The spectre of Haqqanis continues to haunt the United States and its proteges in Kabul. They believe the Haqqanis are stoking the spiral of deadly violence in Afghanistan -- and that the network has covert support from Pakistan -- a charge Islamabad vehemently denies.
However, in an interesting twist to the story, the Afghan media claimed on Friday that relations between Pakistan and the Haqqani network have strained in recent months.
Afghanistan's Khaama Press reported on the authority of "unnamed Pakistani and Afghan officials" that ties between Pakistan and the Haqqani network have started deteriorating after the United States stepped up pressure on Islamabad to act against alleged Taliban sanctuaries on its soil.
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In August, President Donald Trump unvield his strategy for Afghanistan and South Asia. In his policy speech, he criticised Pakistan for sheltering 'agents of chaos' -- a reference to the Afghan Taliban and their cohorts -- in 'safe havens' on its soil.
Islamabad has dismissed Trump's tirade and advised him to stop listening to his "failed generals" on Afghanistan who are reluctant to concede military defeat -- and instead seek advice from American politicians.
The security situation in Afghanistan is as volatile as ever with a resurgent Taliban targeting Afghan security forces at will. More than 200 people were killed in a string of suicide and gun attacks on Afghan security forces earlier this month.
According to Khaama Press, a Pakistani politician has confirmed to Gandhara that the relations between the Haqqanis and Pakistan have deteriorated.
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“Definitely there are strains in the relationship between Pakistan and the Haqqani network,” the official said speaking on the condition of anonymity.
Quoting "interlocutors" in the Federally Administered Tribal Areas, the politician added that tensions between the Haqqanis and Islamabad was spurred by Pakistan's repositioning after Washington’s demand to end militant sanctuaries on its territory.
Pakistan says it has dismantled all sanctuaries of terrorists and their command and control centre in Zarb-e-Azb, launched in 2014 in North Waziristan, the once stronghold of Taliban and their cohorts.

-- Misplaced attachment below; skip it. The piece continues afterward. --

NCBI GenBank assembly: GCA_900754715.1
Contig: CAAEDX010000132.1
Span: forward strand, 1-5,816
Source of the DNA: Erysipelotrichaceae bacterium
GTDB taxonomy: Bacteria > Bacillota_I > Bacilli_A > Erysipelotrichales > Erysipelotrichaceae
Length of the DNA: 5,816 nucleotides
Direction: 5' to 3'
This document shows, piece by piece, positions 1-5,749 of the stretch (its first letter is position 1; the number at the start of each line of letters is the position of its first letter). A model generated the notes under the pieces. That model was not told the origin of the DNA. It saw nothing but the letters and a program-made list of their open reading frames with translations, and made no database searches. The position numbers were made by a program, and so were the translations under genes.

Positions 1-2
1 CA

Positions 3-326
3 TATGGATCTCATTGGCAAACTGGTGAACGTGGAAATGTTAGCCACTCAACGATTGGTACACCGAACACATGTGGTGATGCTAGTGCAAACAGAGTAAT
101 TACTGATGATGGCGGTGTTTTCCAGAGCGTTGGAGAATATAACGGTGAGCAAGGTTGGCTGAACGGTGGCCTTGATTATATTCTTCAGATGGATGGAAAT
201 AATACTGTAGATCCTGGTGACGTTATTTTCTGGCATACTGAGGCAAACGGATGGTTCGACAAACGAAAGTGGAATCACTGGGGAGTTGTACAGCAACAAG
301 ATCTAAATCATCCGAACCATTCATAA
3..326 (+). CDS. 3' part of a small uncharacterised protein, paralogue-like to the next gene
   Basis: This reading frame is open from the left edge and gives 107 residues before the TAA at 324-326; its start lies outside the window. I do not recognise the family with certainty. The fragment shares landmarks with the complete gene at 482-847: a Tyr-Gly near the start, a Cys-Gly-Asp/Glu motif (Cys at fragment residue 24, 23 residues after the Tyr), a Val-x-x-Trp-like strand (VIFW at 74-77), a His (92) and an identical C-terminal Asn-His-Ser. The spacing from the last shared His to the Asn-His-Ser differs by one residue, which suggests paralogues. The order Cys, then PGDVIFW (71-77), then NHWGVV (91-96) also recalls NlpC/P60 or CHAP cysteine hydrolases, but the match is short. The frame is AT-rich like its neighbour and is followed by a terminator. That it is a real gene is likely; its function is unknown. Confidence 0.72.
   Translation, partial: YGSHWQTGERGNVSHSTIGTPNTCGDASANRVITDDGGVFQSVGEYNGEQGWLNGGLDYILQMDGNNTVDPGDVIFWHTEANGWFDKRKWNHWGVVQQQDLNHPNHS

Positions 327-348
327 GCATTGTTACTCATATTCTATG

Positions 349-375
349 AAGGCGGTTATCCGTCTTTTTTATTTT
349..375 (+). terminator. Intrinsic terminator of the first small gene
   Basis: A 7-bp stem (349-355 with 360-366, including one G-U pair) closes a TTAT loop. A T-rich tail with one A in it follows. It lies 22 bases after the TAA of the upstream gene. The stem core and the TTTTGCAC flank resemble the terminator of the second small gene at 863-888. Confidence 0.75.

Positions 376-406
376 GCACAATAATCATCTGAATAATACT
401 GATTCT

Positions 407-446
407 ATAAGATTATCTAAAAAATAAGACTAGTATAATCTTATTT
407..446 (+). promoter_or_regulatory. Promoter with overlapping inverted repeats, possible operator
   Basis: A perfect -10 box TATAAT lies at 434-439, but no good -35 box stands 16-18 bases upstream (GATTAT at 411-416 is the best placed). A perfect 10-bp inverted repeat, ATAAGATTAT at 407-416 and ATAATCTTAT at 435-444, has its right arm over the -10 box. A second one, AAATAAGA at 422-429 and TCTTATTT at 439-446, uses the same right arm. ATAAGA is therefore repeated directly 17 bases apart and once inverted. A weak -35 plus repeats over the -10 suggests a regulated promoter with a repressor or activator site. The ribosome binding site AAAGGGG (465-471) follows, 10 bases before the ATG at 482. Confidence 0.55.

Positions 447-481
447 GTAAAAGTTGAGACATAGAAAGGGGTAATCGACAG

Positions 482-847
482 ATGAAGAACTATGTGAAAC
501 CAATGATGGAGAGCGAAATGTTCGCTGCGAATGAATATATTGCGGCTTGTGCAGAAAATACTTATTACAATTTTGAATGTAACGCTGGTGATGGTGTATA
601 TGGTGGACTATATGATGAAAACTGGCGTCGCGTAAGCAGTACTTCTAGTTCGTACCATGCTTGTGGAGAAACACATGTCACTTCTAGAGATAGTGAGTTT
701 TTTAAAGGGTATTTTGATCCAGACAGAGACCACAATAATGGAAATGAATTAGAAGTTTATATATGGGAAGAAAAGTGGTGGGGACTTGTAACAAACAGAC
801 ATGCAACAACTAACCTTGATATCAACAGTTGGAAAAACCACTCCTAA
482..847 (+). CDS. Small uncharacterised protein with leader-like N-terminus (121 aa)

According to the politician who spoke to Khaama Press, the Haqqanis were also upset over Pakistan’s recent rescue of a Canadian-American couple and their three children who they wanted to exchange for their imprisoned comrades.
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Pakistani Army, operating on intelligence provided by the United States, rescued Caitlan Coleman, her husband Joshua Boyle and their children soon after their captors, the Haqqanis, transported them from Afghanistan into Kurram Agency earlier this month.
An Afghan official also confirmed the reports of deteriorating relations.
Pakistan says it had ties with the Afghan Taliban in the past but that doesn't mean it is harbouring them on its soil.
"We are not saying that we are saints. Perhaps in the past we made some mistakes. But since the last three, four years we are whole-heartedly, single-mindedly ... targeting these terrorists," Foreign Minister Khawaja Asif said while speaking at an American think tank during his recent visit to the United States.
He also said that Pakistan's influence over the Afghan Taliban has diminished since a US drone strike killed the group's leader, Mullah Akhtar Mansoor, in May, last year, derailing talks aimed at bringing peace to Afghanistan.
Pakistan has said the drone strike in Balochistan that killed Mansoor was meant to sabotage the peace initiative of the Quardrilateral Coordination Group (QCG).
The quartet, which had been virtually dead since then, met earlier this month after a long hiatus in Oman's capital of Mascut, but the Taliban refused to join the process.
President Trump is seeking a military victory in the deadliest, costliest and longest war in American history. Pakistan, however, believes the use of military force could not end the conflict -- and that dialogue is the only way to restore peace in the war-ravaged country.